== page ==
Subscribe Free
in Air Transport

Boeing releases 2018 Pilot and Technician Outlook

Posted 24 July 2018 · Add Comment

Boeing has released its 2018 Pilot and Technician Outlook, projecting demand for 790,000 pilots over the next 20 years.

 

This represents double the current workforce and the most significant demand in the outlook's nine-year history.

The demand is being driven by an anticipated doubling of the global commercial airplane fleet — as reported in Boeing's Commercial Market Outlook — as well as record-high air travel demand and a tightening labor supply. This year's outlook also includes data from the business aviation and civil helicopter sectors for the first time.

"Despite strong global air traffic growth, the aviation industry continues to face a pilot labor supply challenge, raising concern about the existence of a global pilot shortage in the near-term," said Keith Cooper, vice president of Training & Professional Services, Boeing Global Services. "An emphasis on developing the next generation of pilots is key to help mitigate this. With a network of training campuses and relationships with flight schools around the globe, Boeing partners with customers, governments and educational institutions to help ensure the market is ready to meet this significant pilot demand."

Boeing offers the Pilot Development Program – an accelerated training program that guides future pilots from early stage ab-initio training through type rating as a first officer – to help operators meet their growing pilot needs. Boeing also helps operators improve crew efficiency with tools that optimise resources and minimize disruption. 

Despite the commercial pilot demand forecast holding nearly steady, maintenance technician demand decreased slightly from 648,000 to 622,000, primarily due to longer maintenance intervals for new aircraft. Collectively, the business aviation and civil helicopter sectors will demand an additional 155,000 pilots and 132,000 technicians.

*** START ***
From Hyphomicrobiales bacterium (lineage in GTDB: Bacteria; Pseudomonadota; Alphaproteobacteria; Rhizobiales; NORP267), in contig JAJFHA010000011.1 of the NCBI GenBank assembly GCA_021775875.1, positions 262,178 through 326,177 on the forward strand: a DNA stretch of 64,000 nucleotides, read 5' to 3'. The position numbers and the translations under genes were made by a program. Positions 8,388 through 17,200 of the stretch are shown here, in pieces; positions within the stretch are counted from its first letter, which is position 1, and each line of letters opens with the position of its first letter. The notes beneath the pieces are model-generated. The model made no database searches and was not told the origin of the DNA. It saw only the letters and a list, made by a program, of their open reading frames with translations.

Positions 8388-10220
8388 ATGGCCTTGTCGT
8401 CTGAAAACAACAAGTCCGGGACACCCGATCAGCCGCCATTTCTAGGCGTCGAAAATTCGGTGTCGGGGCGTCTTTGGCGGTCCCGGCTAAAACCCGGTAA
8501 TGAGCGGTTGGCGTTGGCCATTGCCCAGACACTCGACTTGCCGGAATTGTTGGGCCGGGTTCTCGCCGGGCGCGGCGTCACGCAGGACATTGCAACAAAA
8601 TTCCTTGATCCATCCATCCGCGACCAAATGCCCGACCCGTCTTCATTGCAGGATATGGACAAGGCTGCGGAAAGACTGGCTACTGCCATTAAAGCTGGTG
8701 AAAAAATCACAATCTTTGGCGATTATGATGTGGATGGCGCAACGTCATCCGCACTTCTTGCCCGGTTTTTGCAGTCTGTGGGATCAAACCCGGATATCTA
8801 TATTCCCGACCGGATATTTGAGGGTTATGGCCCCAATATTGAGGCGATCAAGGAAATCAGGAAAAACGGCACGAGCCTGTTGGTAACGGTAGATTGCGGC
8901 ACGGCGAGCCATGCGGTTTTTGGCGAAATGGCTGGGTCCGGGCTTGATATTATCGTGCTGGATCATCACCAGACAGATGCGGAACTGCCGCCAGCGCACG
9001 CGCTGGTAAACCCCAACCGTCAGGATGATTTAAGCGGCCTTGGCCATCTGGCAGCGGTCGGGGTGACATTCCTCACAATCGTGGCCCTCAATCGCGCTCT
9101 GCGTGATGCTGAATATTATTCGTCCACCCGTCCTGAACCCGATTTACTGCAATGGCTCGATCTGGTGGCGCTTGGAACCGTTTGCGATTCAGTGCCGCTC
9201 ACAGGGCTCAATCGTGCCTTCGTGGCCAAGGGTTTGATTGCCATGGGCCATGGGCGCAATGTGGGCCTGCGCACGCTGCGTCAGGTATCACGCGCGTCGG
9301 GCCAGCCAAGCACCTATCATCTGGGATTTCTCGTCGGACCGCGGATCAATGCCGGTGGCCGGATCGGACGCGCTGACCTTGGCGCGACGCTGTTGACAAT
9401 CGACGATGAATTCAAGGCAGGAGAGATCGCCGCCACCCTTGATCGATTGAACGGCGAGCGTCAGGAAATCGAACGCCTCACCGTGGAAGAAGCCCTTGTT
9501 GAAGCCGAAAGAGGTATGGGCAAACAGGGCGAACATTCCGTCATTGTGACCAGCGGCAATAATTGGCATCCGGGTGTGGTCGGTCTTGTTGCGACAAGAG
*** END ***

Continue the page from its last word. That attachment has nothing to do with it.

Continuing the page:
Demand for commercial cabin crew increased slightly from 839,000 to 858,000, due to changes in fleet mix, regulatory requirements, denser seat configurations and multi-cabin configurations that offer more personalized service. In addition, 32,000 new cabin crew will be required to support business aviation.

* required field

Post a comment

Other Stories
Advertisement
Latest News

Boeing 737 MAX 8 grounding could impact on international e-commerce and parcels

The grounding of the world’s entire Boeing 737 Max 8 fleet could mean delays to overseas freight, warns the international delivery expert ParcelHero.

Saudi Arabia to make large presence at Dubai Airshow

Saudi Arabia will participate in the Dubai Airshow in November this year.

Dubai comprises 30 percent of free zones in the Middle East

Free zones are now present in more than 80 percent of states in the world, including emerging countries, and comprise nearly 30 percent of global trade.

Abu Dhabi Airports extends City Check-In facilities to Indigo

Abu Dhabi Airports is extending City Check-In facilities to Indigo, India’s largest airline.

T129 ATAK to fly over Brazil

Turkish Aerospace has announced the launch of its “T129 ATAK Brazil Roadshow” before LAAD, which will be held April 2-5, of 2019 in Rio de Janeiro.

AnadoluJet expands its international flight network with Erbil

The sub brand of Turkish Airlines, AnadoluJet, is adding Erbil, Iraq, to its network after its previous flights to TRNC -Turkish Republic of Northern Cyprus.

ASU SK0603060619
See us at
Connect MEIA BT1402010519ACCA19_BT2141218280219